Inflation scare is not the culprit here as inflation rates are slowing in several areas. Something recent is that with the Fed raising interest rates, the yield, on 1-year and longer bonds is greater than inflation, a positive “real rate” which is new to this economic cycle and takes a lot away from the ‘bonds dont pay so buy stocks’ argument. The Fed further reiterated that it currently plans to continue to raise rates through 2019–even though we have already raised rates MORE than in past rate-raising eras. I will have a chart of this in my Observations and Outlook this weekend.
Please reach out to me with any comments or questions.
Earnings for companies in the S&P500 grew by more than 20% year over year during the second quarter, repeating first quarter’s Tax Reform-boosted performance. Companies that beat estimates were rewarded, and companies that missed either on guidance or sales were pushed down, but not to the degree we saw in the first quarter. The increase in earnings has taken the market (SP 500) trailing P/E ratio down from very expensive 24.3 to modestly expensive 22.6. Sentiment remains constructive with investors mildly positive, but below average bullishness for stocks’ outlook over the next 6 months.
Economic data is coming in mixed. While GDP for the second quarter (4.1%) came in at the 5th fastest pace over the past 9 years, a large portion of this can be attributed to increased govt spending and the ‘pull-forward’ effect the Trade War tariffs have had on areas affected by increased taxes. Adjusting GDP for these areas to average still gives a GDP read in the upper 2% range which indicates growth in the second quarter was strong. The last previous 4% reads were followed by sequentially lower GDP prints over the following year however.
Real wages have stagnated year over year as inflation has increased its pace. Wages climbed 2.9% while inflation is running at 2.9% year over year. Wages had been the feared cause of inflation arising from Tax Reform stimulus. The 70% climb in oil prices, along with healthcare and housing costs and tariffs/taxes being passed along to consumers are the actual drivers over the past 12 months.
As I referred to in my January Observations and Outlook, the US Dollar was destined to climb in 2018 after an incessant decline throughout 2017 (despite many factors that should have supported the greenback). In January large traders were certain the US Dollar would continue to fall, and European and Emerging stock markets would do at least as well as US stocks. Now seven months later, indeed the US Dollar has climbed dramatically while most stock markets outside the US are negative year to date. The strong dollar has also taken its toll on precious and base metals. Given the price declines abroad (and attendant airtime and print space) and US Dollar rapid increase, pundits are talking about ‘how bad can it get’, and reasons why the US Dollar will continue to strengthen, it may be time to again take the contrarian side of the dollar argument.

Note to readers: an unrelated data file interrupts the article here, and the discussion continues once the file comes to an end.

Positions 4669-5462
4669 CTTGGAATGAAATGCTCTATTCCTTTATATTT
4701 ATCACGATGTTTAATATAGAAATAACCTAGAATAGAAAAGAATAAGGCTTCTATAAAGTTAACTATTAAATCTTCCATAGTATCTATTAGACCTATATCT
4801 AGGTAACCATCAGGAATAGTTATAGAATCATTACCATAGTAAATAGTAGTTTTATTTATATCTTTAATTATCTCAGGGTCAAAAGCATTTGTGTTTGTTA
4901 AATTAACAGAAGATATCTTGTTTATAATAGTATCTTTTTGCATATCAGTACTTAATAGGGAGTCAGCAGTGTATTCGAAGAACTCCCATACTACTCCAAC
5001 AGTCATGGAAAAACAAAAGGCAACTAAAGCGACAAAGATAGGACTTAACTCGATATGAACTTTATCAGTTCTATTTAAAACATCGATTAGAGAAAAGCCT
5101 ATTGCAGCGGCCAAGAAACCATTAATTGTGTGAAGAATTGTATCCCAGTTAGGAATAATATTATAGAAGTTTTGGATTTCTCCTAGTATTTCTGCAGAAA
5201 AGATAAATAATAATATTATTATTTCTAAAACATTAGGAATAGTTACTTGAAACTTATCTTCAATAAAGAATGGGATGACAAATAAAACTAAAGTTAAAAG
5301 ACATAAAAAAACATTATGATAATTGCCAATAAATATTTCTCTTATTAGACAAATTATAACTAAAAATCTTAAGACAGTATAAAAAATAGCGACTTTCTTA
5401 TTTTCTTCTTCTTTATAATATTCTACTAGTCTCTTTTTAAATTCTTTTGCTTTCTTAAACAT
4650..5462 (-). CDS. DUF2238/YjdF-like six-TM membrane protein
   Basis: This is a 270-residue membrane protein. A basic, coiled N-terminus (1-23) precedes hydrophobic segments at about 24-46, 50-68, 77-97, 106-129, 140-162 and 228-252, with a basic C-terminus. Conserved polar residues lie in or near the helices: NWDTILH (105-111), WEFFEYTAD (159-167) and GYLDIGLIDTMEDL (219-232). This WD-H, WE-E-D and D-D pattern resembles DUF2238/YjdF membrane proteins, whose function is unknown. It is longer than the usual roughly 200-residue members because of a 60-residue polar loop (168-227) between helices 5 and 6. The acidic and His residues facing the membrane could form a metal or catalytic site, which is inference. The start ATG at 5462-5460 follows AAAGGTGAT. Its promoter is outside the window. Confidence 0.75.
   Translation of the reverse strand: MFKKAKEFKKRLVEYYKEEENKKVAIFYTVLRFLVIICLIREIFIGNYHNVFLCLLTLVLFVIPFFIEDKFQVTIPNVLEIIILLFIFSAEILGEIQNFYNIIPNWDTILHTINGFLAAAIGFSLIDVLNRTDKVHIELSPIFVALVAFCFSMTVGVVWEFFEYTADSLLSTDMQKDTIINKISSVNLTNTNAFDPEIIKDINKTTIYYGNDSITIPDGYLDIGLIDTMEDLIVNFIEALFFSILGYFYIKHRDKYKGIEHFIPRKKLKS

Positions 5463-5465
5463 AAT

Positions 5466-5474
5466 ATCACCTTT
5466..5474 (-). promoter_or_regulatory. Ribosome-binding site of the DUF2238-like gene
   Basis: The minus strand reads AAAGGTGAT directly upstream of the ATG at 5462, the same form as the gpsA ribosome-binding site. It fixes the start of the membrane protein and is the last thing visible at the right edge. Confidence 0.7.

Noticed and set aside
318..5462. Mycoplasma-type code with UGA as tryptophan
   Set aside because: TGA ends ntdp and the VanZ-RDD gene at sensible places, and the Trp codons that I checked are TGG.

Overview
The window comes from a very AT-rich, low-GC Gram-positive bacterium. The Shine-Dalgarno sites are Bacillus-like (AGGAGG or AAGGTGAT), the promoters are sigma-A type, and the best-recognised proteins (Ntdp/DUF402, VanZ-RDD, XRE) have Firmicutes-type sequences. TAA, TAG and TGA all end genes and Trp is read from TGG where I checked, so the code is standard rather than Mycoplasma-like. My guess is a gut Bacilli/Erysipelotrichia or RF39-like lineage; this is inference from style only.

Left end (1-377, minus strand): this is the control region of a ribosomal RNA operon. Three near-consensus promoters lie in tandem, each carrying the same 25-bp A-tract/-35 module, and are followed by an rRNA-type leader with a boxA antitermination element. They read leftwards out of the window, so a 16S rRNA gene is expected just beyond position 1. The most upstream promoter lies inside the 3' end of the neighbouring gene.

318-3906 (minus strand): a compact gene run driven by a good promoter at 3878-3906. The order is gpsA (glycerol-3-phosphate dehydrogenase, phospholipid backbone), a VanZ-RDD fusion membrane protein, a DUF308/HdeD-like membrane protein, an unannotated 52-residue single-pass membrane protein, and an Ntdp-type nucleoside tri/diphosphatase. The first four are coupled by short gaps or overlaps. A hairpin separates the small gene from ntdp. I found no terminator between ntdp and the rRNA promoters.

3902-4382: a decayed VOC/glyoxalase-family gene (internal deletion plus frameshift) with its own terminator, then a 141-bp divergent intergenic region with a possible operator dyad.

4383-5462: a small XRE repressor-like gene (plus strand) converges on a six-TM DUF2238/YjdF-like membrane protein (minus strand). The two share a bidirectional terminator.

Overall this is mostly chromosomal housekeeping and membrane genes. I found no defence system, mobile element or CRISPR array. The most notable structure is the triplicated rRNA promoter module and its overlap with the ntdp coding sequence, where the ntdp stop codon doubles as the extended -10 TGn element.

Valuations in emerging markets look much more attractive at lower prices, and no one seems to own gold anymore. Vanguard recently shuttered one of its metals and mining mutual funds. The price you pay for an asset has a tremendous impact on the return one sees, and currently prices are low.
Selected Index Returns Year to Date/ 2nd Quarter Returns
Dow Jones Industrials -.73%/1.26% S&P 500 2.65%/3.43%
MSCI Europe -3.23%/-1.27% Small Cap (Russell 2000) 7.66%/7.75%
Emerging Mkts -7.68%/-8.66% High Yld Bonds .08%/1.0%
US Aggregate Bond -1.7%/-.17% US Treasury 20+Yr -2.66%/.07%
Commodity (S&P GSCI) 5.47%/4.09%
The second quarter ended with a sharp decline from the mid-June highs, with US stock indexes retreating about 4.5% and ex-U. S markets losing upwards of 6%. This pulled year-to-date returns back close to zero in the broad stock market indexes. The only areas doing well on a year to date basis are US small cap and the technology sector. Equity markets outside the US are in the red year to date languishing under the burden of a strengthening US Dollar and the constant threat of a tit-for-tat Trade War. Areas of the market with exposure to global trade (US large cap, emerging markets, eurozone stocks) have had marginal performances while areas perceived to be somewhat immune to concerns about a Trade War have fared better.
Additionally, the bond market has only recently seen a slight reprieve as interest rates have eased as economic data has consistently come in below expectations—still expanding, but not expanding more rapidly. Job creation, wage growth, and GDP growth all continue to expand but only at a similar pace that we have seen over the past several years. The stronger US Dollar has wreaked havoc on emerging market bond indexes have fallen by more than 12% year to date. And in the U.S., investment grade bond prices have fallen by more than 5% year to date, hit by a double whammy of higher interest rates and a widening credit spread (risk of default vs. US treasuries) has edged up.